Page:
Letters of a Javanese Princess (1921) is a collection of letters by Indonesian political activist and national hero Raden Adjeng Kartini. Written over the last several years of her life to friends and acquaintances in the Netherlands, Kartini’s letters illuminate the mind of a young woman with a deep understanding of the political and personal ramifications of injustice in her native Java.
For a young woman without access to a formal education, Raden Adjeng Kartini managed to combine a remarkable empathy for those suffering under an oppressive regime with an incredibly effective willpower to establish herself as a leading political thinker in her country. Decrying the influence of opium on Indonesia’s poor, she criticizes the influence of European civilization on its colonial possessions: “Civilization is a blessing, but it has its dark side as well. The tendency to imitate is inborn, I believe. The masses imitate the upper classes, who in turn imitate those of a higher rank, and these again follow the Europeans.” Not only is European influence a cause of cultural loss, it creates a demand, in one specific case, for such products as opium, pressuring the Indonesian government to allow its use and sale despite the harm it imposes upon its people. Throughout her letters, Kartini presents a nuanced, balanced critique of both Indonesian society’s oppressive treatment of girls and women—a lack of education, forced marriages—and the detrimental consequences of European conquest and cultural assimilation. Letters of a Javanese Princess is a powerful record of one woman’s commitment to many, an invaluable resource for scholars of colonialism, and a fascinating text for readers looking to familiarize themselves with the life of a national hero.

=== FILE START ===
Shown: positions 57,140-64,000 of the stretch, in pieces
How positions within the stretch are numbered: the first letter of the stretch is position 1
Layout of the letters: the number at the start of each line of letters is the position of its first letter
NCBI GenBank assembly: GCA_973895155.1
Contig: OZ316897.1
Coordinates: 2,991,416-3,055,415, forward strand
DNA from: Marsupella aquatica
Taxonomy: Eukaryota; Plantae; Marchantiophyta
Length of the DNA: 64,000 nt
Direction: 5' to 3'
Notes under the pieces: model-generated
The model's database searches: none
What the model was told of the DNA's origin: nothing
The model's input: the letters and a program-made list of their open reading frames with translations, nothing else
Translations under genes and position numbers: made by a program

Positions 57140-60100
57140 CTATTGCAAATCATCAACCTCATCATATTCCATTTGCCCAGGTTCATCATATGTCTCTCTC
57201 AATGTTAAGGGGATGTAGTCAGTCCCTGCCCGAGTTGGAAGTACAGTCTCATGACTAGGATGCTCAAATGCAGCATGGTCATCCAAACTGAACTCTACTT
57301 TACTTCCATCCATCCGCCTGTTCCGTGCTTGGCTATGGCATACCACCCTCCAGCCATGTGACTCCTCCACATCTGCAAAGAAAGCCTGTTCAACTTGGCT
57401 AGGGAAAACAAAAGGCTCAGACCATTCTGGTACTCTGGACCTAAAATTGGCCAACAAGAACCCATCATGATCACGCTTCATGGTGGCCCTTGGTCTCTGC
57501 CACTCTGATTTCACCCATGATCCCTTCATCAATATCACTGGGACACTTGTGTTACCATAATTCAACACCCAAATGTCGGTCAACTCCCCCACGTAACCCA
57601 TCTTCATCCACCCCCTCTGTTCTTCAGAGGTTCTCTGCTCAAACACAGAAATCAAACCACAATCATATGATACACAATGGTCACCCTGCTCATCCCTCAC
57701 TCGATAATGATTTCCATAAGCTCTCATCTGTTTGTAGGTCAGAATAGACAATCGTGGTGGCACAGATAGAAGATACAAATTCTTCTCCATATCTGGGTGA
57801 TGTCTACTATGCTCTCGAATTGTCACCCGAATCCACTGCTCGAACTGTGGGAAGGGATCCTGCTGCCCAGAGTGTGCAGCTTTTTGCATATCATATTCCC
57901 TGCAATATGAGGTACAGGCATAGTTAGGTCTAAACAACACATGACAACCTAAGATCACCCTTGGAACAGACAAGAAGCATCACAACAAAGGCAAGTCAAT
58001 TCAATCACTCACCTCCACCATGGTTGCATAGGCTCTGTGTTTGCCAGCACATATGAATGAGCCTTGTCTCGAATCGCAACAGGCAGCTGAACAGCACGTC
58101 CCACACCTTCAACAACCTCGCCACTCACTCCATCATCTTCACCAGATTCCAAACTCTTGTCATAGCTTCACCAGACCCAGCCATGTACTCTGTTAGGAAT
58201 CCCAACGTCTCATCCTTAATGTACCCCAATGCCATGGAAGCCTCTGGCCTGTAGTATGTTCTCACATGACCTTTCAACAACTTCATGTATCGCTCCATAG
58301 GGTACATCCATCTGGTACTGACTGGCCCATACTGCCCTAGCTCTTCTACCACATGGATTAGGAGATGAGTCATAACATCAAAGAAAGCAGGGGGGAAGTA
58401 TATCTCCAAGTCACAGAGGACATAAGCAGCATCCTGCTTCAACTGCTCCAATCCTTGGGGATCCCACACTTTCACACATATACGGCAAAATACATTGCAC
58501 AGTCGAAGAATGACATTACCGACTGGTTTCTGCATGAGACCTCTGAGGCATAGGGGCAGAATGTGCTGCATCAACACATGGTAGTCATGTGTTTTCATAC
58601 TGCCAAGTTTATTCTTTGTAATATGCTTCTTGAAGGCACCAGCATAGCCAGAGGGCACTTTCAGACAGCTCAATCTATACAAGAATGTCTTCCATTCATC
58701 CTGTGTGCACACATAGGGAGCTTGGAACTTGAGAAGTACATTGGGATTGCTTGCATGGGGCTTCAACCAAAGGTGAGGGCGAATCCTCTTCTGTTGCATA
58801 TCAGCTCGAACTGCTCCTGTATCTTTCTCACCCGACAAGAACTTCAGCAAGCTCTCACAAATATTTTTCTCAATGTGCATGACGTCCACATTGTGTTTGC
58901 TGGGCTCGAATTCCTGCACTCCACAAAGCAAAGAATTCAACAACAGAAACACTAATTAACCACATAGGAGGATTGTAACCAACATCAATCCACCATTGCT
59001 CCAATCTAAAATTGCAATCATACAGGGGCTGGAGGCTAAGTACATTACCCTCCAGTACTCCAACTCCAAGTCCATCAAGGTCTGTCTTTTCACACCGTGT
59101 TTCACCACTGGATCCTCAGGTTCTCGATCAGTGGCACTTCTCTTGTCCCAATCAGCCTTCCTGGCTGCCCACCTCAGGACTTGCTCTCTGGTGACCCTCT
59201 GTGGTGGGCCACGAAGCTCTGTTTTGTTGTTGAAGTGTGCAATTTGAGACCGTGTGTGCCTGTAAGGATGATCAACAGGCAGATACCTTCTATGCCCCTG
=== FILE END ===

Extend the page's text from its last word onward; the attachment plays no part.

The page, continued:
With a beautifully designed cover and professionally typeset manuscript, this edition of Raden Adjeng Kartini’s Letters of a Javanese Princess is a classic of Indonesian literature reimagined for modern readers.